British adventurer Hannah McKeand, 33, made polar history on Thursday when she became the fastest person ever to reach the Geographic South Pole solo and unsupported.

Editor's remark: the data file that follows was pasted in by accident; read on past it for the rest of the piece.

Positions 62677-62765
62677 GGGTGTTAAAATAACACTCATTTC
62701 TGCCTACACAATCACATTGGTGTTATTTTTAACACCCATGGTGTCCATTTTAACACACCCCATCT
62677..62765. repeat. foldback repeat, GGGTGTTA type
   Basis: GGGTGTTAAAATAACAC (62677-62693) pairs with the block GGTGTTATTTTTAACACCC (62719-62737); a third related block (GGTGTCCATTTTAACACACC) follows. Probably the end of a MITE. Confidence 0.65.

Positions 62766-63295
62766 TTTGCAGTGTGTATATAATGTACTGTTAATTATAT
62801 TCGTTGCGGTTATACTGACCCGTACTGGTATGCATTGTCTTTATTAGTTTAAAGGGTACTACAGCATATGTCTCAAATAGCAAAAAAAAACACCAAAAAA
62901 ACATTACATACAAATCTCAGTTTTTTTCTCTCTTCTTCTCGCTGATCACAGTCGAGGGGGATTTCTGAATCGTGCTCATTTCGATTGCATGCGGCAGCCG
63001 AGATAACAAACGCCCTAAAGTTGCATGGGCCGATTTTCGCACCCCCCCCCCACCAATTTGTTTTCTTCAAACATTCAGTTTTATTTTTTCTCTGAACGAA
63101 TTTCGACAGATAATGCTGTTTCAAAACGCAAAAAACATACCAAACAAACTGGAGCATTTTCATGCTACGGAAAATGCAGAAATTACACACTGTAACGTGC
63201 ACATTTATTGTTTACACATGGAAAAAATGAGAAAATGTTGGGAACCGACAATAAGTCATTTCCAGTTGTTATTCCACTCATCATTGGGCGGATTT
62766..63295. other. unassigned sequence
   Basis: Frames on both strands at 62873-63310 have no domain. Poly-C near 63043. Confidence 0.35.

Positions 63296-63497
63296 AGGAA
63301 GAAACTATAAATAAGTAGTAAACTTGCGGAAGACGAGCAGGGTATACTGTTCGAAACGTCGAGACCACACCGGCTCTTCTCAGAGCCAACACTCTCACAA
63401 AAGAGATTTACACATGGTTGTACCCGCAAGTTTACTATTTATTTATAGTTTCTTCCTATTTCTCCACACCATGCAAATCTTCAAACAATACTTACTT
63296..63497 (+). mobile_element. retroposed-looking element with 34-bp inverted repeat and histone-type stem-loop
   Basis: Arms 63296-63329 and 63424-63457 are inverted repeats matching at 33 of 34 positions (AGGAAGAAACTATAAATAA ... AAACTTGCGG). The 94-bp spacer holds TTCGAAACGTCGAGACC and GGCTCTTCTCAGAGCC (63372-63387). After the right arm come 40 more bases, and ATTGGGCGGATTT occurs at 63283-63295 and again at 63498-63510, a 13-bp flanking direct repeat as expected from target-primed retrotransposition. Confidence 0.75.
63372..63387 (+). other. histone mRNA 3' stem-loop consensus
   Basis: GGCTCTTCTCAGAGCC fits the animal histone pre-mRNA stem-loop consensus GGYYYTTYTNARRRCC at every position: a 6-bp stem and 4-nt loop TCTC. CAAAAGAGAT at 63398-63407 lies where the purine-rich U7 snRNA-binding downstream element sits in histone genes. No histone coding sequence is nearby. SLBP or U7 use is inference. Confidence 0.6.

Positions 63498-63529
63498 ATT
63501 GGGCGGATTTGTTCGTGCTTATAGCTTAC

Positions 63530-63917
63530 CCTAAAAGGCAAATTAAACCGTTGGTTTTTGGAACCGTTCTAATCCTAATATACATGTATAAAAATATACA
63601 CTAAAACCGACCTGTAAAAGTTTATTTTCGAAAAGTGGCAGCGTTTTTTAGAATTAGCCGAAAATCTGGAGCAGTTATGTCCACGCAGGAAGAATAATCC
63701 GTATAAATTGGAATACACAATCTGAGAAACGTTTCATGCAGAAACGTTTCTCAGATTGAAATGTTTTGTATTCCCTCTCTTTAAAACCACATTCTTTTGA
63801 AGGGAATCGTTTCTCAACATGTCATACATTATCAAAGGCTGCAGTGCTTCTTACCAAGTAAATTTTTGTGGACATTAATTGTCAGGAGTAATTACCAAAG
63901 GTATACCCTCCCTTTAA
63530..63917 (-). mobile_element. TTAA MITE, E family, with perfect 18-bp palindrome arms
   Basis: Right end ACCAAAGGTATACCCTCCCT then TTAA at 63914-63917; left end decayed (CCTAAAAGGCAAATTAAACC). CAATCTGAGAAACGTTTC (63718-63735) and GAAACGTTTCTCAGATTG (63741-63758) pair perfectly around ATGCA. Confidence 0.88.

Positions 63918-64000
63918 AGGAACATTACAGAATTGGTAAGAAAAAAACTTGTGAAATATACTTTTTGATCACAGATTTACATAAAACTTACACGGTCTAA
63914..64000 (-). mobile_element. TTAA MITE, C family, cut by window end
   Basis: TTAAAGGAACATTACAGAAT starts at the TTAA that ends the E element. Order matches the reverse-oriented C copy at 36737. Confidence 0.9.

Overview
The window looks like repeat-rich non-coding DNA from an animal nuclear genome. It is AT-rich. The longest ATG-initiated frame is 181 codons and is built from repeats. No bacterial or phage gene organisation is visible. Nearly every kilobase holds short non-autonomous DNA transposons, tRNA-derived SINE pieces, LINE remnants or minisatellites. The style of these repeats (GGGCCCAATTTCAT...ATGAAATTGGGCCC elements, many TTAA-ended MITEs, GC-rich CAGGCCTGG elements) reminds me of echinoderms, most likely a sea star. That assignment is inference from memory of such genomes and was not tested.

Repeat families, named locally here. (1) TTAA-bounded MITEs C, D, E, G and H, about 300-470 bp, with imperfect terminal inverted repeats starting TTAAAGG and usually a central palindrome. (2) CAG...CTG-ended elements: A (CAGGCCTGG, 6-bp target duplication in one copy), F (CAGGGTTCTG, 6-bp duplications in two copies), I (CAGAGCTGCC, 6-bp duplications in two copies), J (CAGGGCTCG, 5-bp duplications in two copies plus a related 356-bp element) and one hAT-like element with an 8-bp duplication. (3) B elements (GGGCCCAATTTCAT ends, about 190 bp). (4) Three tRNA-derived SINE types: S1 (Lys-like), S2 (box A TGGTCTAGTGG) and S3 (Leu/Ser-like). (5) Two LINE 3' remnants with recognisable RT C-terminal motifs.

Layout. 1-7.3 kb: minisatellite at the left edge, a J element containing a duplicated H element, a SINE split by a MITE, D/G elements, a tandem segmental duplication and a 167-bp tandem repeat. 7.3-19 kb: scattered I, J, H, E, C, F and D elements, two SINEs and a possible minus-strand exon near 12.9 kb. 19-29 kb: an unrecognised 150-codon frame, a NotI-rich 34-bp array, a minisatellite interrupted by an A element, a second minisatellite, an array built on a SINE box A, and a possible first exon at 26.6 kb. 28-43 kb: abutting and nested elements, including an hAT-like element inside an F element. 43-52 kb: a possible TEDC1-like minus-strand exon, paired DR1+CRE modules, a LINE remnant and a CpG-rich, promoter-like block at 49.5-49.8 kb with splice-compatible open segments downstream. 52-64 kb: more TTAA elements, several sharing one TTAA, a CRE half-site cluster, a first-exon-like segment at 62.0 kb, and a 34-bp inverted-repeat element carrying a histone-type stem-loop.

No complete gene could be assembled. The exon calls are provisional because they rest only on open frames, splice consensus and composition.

Hannah from Newbury, Berkshire reached the Amundsen-Scott Research Station that marks the Pole, having covered the 1.100 kilometre journey from Hercules Inlet in just 39 days, 9 hours and 33 minutes, shaving nearly two days off the current world record held by another British national, Fiona Thornwill. Setting out on November 19, Hannah spent nearly six weeks travelling across the Antarctic icecap alone and without any form of external assistance or support. She braved minus 35 degree temperatures, thick fog and very demanding ice rubble. Attempting to drag a 100-kg/16-stone sledge for 12 hours a day through such terrain takes immense strength and stamina, a task made all the more difficult by the zero visibility conditions. Upon arriving at the Pole, talking via satellite phone, Hannah said "It's great to have finally reached my destination. It's been an absolute privilege to be in such a pristine and unique part of the planet". "I have kept a very tiny bundle of passport sized photos of my friends and family with me at all times, as well as my grandfather's Royal Flying Corps wings. Both my grandfathers were real heroes - nothing comes close to the things that they saw and did in the wars". "I'd been before to Antarctica and I love the place and wanted to return and spend more time. My purpose was not necessarily to establish a record but it certainly is the cherry of the pie", she said. Two issues that make Hannah's accomplishment all the more significant are that Hannah chose to complete this journey unsupported and by herself. Her decision to complete an unsupported expedition means that she has had to carry everything needed for the full duration of the trip. Dragging such a load uphill to the Pole and confronting the ever-changing Antarctic terrain meant that Hannah burnt as much as 6,000-8,000 calories a day. The decision to complete the journey solo has meant that Hannah had no team mates to provide emotional or physical support during times of hardship. Hannah had Harry Potter and Stephen Fry to spur her on most of the way, as she was listening to music and audio books on her i-Pod player but it broke down before Christmas. She resorted to singing Carols to herself for hours on end instead which she recounted on her website.
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